Enhancing PV performance with graphite-based thermoelectric generator

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Researchers from India's Vellore Institute of Technology have developed an experimental system, coupling PV with a thermoelectric generator (TEG) and a graphite sheet as a heat dissipation element.

TEGs can convert heat into electricity through the “Seebeck effect,” which occurs when a temperature difference between two different semiconductors produces a voltage difference between two substances. The devices are commonly used for industrial applications to convert excess heat into electricity. However, their high costs and limited performance have thus far limited their adoption on a broader scale.

“The fundamental purpose of this research is to integrate PV-TEG with graphite as a heat dissipator,” the academics explained. “TEG converts excess heat into electricity, while graphite increases heat dissipation and temperature difference. Therefore, a low-power PV panel backside glued with a TEG-graphite sheet has been tested and controlled to study this approach.”

The TEG part of the experimental setup consists of n-type and p-type pairs, generating electric voltage with temperature differences. The setup included a 150 W monocrystalline silicon PV panel measuring 1,135 mm × 665 mm, with an efficiency of 18 %. Using a thermally conductive adhesive, the researchers then glued 186 commercially available TEG cells to the rear of the PV module. Each TEG consists of two ceramic layers of 0.5 mm and 2 mm, respectively.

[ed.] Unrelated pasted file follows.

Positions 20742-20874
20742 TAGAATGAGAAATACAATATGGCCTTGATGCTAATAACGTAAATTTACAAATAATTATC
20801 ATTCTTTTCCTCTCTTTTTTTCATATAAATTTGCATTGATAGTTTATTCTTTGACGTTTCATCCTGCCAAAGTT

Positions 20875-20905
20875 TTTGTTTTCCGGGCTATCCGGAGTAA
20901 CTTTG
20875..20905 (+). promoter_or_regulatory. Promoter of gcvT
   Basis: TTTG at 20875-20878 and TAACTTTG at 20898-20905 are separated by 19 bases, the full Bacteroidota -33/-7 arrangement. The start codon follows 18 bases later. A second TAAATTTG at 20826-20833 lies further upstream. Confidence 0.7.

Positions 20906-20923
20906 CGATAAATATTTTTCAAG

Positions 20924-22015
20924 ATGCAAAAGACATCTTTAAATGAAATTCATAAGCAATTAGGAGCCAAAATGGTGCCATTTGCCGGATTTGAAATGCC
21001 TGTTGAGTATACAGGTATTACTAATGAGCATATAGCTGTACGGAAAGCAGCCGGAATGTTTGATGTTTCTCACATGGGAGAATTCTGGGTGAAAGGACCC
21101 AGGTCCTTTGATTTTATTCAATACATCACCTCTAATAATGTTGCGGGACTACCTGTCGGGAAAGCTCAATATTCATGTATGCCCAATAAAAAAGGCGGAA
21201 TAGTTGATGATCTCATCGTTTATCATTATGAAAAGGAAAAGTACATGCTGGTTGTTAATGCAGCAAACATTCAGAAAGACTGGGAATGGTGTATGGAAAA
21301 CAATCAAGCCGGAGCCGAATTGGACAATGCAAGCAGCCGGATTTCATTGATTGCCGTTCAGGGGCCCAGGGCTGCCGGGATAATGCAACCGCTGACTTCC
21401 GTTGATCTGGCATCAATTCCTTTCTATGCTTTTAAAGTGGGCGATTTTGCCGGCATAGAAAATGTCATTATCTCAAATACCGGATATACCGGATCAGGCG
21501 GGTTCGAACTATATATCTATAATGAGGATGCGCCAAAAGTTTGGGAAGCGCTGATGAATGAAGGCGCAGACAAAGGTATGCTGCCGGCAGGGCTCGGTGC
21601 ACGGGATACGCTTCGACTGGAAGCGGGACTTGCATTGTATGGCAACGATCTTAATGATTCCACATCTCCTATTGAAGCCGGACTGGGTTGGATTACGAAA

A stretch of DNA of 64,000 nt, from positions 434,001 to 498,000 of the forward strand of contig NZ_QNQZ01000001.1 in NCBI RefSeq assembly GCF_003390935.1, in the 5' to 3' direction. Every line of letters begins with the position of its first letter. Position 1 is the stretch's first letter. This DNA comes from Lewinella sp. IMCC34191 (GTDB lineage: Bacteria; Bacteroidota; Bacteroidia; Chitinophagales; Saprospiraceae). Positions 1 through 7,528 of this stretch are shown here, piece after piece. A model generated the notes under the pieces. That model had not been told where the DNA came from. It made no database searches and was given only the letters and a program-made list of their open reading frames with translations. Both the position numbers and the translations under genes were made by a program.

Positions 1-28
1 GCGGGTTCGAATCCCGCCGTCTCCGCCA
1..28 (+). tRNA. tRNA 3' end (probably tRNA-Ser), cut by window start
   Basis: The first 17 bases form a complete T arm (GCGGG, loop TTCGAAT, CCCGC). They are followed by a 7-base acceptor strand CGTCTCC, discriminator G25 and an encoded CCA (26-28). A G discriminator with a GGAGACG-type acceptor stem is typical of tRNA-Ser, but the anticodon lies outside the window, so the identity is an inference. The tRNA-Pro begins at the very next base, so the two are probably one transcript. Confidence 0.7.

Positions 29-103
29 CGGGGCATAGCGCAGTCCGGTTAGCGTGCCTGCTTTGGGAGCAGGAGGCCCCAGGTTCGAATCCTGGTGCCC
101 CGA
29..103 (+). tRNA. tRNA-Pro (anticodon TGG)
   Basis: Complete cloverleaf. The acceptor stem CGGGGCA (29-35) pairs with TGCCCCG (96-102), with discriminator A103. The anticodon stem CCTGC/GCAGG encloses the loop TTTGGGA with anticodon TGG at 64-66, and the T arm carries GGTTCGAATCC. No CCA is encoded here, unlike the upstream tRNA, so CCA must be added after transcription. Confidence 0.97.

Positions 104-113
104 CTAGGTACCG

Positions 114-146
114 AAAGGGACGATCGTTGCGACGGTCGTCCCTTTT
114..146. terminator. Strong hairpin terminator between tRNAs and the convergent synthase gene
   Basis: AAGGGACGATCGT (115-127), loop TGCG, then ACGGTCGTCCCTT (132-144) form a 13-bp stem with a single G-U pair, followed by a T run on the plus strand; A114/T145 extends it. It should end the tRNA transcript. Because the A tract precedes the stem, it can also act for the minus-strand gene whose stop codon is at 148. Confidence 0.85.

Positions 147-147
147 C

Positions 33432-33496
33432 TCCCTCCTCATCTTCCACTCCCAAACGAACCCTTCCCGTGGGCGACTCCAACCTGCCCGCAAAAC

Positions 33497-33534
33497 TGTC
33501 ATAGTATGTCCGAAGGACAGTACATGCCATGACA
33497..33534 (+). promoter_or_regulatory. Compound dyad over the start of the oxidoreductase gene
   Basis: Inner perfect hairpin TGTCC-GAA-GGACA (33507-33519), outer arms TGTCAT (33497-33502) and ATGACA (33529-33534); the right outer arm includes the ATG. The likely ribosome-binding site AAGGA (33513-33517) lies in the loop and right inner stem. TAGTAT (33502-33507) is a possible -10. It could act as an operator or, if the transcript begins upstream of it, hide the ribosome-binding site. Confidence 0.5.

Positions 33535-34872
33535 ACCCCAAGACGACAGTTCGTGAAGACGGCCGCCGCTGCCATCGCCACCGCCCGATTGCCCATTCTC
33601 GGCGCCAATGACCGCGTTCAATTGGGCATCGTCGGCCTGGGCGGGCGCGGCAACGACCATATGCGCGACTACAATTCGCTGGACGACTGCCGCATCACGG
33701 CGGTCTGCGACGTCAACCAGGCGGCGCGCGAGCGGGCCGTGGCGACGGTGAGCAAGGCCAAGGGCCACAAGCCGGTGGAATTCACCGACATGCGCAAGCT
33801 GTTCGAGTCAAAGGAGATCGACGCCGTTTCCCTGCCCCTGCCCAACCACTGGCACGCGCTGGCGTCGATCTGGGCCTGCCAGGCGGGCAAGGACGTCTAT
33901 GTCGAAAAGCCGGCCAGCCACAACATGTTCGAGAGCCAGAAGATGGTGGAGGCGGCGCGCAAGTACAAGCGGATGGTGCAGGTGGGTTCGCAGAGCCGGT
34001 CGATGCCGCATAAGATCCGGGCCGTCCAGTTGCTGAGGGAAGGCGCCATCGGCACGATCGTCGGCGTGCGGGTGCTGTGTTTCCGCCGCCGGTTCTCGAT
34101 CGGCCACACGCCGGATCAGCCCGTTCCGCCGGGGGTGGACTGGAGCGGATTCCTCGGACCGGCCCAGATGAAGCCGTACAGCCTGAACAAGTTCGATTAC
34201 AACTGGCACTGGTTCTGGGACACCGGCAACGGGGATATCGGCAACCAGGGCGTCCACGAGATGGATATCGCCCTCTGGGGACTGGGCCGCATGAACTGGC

The academics tested the setup against a reference system consisting of a graphite sheet as a heat dissipation element. The graphite sheet, with a thickness of 0.05 mm, was pasted using the same adhesive to the heat dissipation side of the TEG.

“The graphite sheet's remarkable resistance to heat and its dependability contribute to the possible longer service life and higher performance,” explained the research group. “It is cost-effective because it may help streamline some existing procedures. Although graphite is a much lighter material, its conductivity is comparable to copper.”

The academics took measurements of the systems on a rooftop at an average interval of 48 minutes under solar irradiance of 425.1 W/m2. “The TEG power output relies on the temperature gradient between the PV panel's backside and the TEG cold side,” they explained. “The graphite sheet aims to increase the heat rejection rate from the cold side of TEG. Hence, the cumulative output for this case is that TEG-graphite rises.”

Through the testing, they found that the system's maximum output without graphite sheet output was 10.871 V, with a temperature gradient of 4.567 C. That is to be compared with a maximum output of 13.515 V, with a temperature gradient of 6.682 C, when using a graphite sheet. They also found the temperature on the graphite side was 31.255 C, while on the opposite side of the TEG, it was 37.937 C.

“It is a general estimation that the peak radiance in summer exceeds 900 W/m2, consequently causing an increase in the temperature gradient,” they added. “So, it is more likely that the same PV-TEG system can give a relatively higher output voltage. In this case, the theoretical estimation of TEG module voltage increases is 24 V, which equals PV-panel voltage.”

Their results were presented in “Experimental study of photovoltaic-thermoelectric generator with graphite sheet,” published in Case Studies in Thermal Engineering.

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